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signed in Japanese (lower left); signed, titled and inscribed in Japanese (on the reverse)
oil on canvas
117 x 91 cm. (46 1⁄4 x 35 3⁄4 in.)
Painted in 1942
Estate of the Artist
Christie's Hong Kong, 26 May 2012, lot 2015
Acquired at the above sale by the present owner
Zenzaburo Kojima Exhibition, exh. cat., Tokyo Nihonbashi Takashimaya, Tokyo, 1972 (illustrated, plate 36).
Modern Japanese Art No. 10: Zenzaburo Kojima, Shueisha Publishing, Tokyo, 1975 (illustrated twice, plate 20, p. 116).
Zenzabro Kojima Exhibition, exh. cat., Fukuoka Cultural Centre, Fukuoka, 1976 (illustrated, plate 49).
Asahi Shimbun Special Issue: Zenzaburo Kojima, Asahi Shimbun Publishing, Tokyo, 1982 (illustrated, plate 35).
Zenzaburo Kojima Exhibition, exh. cat., Nara Sogo Art Museum, Nara, 1989 (illustrated, plate 34, p. 43).
Kojima Zenzaburo: Centennial Memorial Exhibition, exh. cat., Fukuoka Art Museum, Fukuoka, 1993 (illustrated, p. 134; illustrated in black & white, p. 247).
Kojima Zenzaburo: Creator of the Japanese Oil Painting, exh. cat., The Shoto Museum of Art, Tokyo, 1998 (illustrated, p. 88).
Toshio Kojima (ed.), Catalogue Raisonné of the Oil Painting Works of Zenzaburo Kojima, Zenzaburo Kojima c/o Gallery Kojima, 2012 (illustrated, plate 553, p. 56).
Tokyo, Tokyo Metropolitan Art Museum, The Twelfth Dokuritsu Exhibition, March 1942.
Tokyo, Tokyo Nihonbashi Takashimaya, Zenzaburo Kojima Exhibition, 1972.
Fukuoka, Fukuoka Cultural Centre, Zenzabro Kojima Exhibition, 14 November - 5 December 1976.
Nara, Nara Sogo Art Museum, Zenzaburo Kojima Exhibition, 1989.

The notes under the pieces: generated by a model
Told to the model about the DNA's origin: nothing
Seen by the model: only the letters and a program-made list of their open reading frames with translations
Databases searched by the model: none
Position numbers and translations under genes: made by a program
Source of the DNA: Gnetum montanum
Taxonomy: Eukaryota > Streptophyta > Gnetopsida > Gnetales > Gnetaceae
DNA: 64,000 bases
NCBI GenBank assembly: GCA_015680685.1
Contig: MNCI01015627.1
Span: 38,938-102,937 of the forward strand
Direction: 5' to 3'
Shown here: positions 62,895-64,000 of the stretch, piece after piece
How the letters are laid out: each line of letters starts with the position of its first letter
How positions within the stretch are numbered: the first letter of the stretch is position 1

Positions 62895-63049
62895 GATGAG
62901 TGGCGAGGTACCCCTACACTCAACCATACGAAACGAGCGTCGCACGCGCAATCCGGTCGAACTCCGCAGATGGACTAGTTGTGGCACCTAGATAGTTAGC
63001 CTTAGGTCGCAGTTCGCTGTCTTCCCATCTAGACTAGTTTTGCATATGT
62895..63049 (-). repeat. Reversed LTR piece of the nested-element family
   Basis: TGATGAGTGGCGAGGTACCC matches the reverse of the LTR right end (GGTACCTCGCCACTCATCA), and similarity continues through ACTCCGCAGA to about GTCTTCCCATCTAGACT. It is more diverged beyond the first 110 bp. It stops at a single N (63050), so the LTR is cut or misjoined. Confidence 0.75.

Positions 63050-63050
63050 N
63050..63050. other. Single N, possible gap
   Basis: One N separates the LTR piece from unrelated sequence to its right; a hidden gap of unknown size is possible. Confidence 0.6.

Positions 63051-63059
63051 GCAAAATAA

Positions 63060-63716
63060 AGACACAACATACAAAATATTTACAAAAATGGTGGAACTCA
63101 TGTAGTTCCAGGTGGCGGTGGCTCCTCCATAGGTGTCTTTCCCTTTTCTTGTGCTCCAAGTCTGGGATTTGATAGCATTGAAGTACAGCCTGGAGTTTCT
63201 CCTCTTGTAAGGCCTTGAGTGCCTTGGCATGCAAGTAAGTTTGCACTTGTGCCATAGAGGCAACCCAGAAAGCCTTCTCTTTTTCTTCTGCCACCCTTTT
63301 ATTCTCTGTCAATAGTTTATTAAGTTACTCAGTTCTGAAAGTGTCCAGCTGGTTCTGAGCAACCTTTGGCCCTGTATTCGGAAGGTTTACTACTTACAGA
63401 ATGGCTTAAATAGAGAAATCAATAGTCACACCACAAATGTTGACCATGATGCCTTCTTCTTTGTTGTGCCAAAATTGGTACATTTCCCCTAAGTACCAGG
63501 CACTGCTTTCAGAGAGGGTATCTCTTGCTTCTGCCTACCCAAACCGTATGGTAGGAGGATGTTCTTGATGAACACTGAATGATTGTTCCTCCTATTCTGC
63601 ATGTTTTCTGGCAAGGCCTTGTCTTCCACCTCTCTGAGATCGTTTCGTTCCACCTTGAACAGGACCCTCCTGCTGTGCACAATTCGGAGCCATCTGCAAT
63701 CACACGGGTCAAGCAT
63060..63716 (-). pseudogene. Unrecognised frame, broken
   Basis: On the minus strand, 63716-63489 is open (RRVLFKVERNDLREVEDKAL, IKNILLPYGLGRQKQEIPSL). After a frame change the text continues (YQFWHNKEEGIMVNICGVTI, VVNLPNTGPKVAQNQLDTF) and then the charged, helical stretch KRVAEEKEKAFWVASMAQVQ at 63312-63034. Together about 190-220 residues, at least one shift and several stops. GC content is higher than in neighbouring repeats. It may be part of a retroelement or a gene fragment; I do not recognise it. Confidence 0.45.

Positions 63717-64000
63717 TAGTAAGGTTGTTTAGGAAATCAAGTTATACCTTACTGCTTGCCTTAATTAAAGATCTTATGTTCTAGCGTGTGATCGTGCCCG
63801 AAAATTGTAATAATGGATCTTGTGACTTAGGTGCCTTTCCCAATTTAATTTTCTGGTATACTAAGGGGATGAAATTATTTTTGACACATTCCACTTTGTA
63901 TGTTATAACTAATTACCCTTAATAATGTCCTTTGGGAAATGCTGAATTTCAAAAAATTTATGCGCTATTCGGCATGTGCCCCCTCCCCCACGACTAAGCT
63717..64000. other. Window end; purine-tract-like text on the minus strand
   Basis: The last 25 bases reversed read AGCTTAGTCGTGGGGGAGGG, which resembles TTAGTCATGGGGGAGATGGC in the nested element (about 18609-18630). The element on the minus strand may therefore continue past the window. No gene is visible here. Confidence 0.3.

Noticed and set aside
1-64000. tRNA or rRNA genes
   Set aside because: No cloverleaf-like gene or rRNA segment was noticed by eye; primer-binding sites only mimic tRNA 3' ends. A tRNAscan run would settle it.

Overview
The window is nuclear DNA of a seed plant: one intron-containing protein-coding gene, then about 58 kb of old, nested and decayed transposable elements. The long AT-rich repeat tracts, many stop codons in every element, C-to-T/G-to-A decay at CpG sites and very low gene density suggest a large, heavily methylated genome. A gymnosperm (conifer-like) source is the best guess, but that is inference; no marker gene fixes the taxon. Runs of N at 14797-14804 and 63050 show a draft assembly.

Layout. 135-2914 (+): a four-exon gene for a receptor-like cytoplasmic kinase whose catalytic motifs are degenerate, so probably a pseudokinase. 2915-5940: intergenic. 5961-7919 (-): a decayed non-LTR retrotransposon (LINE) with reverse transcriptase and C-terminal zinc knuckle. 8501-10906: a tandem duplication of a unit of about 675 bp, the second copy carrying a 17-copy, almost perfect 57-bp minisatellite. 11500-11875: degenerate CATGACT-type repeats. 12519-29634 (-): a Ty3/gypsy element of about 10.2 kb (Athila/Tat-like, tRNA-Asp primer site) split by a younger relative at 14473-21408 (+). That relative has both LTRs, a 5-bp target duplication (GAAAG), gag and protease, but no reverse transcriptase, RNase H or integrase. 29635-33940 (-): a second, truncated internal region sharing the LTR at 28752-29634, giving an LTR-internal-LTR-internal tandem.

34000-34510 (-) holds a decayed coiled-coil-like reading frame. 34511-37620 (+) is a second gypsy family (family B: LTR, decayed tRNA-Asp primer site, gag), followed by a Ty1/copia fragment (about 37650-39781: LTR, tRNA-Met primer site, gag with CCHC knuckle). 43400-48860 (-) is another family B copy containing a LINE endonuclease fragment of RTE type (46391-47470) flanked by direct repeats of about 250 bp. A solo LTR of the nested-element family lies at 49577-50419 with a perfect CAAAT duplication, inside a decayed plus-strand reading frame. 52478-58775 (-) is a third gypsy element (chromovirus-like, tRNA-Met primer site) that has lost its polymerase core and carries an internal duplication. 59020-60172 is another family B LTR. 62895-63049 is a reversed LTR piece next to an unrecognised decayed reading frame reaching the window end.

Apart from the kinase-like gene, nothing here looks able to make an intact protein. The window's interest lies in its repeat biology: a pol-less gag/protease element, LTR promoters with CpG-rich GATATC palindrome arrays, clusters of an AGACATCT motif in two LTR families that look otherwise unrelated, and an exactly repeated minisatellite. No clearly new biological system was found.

Fukuoka, Fukuoka Art Museum, Kojima Zenzaburo: Centennial Memorial Exhibition, 14 July - 8 August 1993. This exhibition later travelled to Chiba, Chiba Sogo Department Store, 20 August - 12 September 1993; Ibaraki, The Museum of Modern Art Ibaraki, 18 September - 31 October 1993; Odakyu Museum, 17 November-5 December 1993; Mie, Mie Prefecture Art Museum, 4 January - 6 February 1994.
Tokyo, The Shoto Museum of Art, Kojima Zenzaburo: Creator of the Japanese Oil Painting, 10 October - 23 November 1998.
Tokyo, Fuchu City Museum, Pastoral Splendour: Kojima Zenzaburo, 2 June - 16 July 2007. This exhibition later travelled to Fukuoka, Kitakyushu Municipal Museum of Art, 22 July - 26 August 2007.
Further details
This work is accompanied by a certificate of authenticity issued by Toshio Kojima.

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Jacky Ho (何善衡)
Jacky Ho (何善衡) Senior Vice President, Deputy Head of Department

Lot Essay

Longed for a pastoral life away from the city, the artist Zenzaburo Kojima moved to the rural area of Kokubunji, west of Tokyo city, in 1936. Starting from that year up until 1945, the end of the Second World War is a period known as the 'Kokubunji Period' of the artist. The artist enjoyed years of good health during those days, which gave him an abundance of creative energy as he started to shift his painting subjects to landscape and still life. Through simplified and purist forms, Kojima probed the cultural bedding that has fostered the traditional oriental practice of painting, leading him to another peak in his career. Chrysanthemum, painted in 1942, is a representative of Kojima's production in this period. The same year it was displayed in the 12th Dokuritsu Exhibition held in the City Museum of Tokyo. Since then it has been widely exhibited in cities like Tokyo, Nara and Fukuoka, having a place in many of Kojima's solo exhibitions and most of the monographs on the artist.